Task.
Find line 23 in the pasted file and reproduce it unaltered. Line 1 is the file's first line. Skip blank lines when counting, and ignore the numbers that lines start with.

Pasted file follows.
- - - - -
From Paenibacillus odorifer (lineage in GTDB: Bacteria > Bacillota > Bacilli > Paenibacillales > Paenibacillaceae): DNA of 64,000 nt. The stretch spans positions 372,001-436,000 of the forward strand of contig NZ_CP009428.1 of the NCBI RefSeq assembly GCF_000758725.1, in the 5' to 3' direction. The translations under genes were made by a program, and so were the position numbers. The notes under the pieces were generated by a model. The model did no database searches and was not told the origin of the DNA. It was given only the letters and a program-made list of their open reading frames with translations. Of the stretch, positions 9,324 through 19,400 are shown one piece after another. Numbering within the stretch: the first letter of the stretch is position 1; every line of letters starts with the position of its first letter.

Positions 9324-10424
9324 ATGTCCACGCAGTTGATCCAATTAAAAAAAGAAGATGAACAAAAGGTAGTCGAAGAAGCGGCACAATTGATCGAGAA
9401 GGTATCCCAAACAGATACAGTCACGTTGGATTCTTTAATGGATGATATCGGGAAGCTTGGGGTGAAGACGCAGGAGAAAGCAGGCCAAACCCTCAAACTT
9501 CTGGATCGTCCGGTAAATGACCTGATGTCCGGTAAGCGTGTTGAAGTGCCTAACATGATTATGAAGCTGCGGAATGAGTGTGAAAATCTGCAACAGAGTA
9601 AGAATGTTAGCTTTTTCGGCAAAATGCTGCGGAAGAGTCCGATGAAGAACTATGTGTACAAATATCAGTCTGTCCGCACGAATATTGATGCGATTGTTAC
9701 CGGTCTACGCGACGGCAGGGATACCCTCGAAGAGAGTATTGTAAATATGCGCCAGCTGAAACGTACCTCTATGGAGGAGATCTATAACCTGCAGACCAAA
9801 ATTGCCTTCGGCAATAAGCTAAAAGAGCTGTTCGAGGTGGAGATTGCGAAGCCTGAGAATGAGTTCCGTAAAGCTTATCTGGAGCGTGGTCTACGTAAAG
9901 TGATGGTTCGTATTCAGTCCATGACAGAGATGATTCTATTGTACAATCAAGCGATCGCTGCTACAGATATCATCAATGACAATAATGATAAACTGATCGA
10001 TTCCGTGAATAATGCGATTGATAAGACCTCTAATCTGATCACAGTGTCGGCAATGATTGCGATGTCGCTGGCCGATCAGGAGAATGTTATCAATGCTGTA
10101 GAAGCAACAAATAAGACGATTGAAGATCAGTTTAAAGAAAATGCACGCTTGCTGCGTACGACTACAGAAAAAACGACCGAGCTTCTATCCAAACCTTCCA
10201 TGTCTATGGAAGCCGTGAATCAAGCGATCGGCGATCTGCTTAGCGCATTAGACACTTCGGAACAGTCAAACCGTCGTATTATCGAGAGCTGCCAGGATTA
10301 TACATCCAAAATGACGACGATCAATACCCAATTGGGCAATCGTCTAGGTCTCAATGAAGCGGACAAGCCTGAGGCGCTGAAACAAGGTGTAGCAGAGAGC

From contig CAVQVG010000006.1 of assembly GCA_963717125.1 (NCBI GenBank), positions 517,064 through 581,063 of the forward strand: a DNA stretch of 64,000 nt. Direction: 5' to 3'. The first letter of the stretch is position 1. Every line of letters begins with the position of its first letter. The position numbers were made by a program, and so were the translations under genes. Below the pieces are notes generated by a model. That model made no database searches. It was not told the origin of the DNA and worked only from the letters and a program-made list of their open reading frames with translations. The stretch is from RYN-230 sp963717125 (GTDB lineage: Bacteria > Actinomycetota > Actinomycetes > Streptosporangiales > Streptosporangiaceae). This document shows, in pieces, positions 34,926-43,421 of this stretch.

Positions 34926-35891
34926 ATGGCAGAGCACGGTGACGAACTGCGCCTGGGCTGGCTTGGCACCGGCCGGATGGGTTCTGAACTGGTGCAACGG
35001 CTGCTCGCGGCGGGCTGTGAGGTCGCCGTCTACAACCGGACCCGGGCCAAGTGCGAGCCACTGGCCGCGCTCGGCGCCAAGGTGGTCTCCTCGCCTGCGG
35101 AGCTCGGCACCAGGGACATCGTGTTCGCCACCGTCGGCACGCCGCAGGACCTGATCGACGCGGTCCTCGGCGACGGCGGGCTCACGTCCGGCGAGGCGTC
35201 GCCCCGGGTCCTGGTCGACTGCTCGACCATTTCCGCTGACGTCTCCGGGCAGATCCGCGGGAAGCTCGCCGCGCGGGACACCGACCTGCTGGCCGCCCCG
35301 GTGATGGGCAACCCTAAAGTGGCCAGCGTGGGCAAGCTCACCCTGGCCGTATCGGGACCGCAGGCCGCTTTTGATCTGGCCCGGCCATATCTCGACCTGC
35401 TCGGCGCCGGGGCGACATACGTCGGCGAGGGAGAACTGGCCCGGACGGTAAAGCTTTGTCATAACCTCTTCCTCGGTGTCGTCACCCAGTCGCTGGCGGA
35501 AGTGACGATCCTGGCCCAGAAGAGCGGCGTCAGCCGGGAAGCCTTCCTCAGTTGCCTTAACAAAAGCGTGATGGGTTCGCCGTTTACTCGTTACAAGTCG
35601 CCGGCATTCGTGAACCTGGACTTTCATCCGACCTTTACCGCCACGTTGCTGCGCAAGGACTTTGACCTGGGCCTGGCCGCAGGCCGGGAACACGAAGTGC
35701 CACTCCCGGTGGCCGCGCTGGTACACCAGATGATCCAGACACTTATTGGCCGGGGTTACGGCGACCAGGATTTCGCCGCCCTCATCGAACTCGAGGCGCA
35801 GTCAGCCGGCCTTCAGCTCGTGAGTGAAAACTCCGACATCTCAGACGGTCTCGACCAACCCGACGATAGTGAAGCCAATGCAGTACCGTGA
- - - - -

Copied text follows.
35601 CCGGCATTCGTGAACCTGGACTTTCATCCGACCTTTACCGCCACGTTGCTGCGCAAGGACTTTGACCTGGGCCTGGCCGCAGGCCGGGAACACGAAGTGC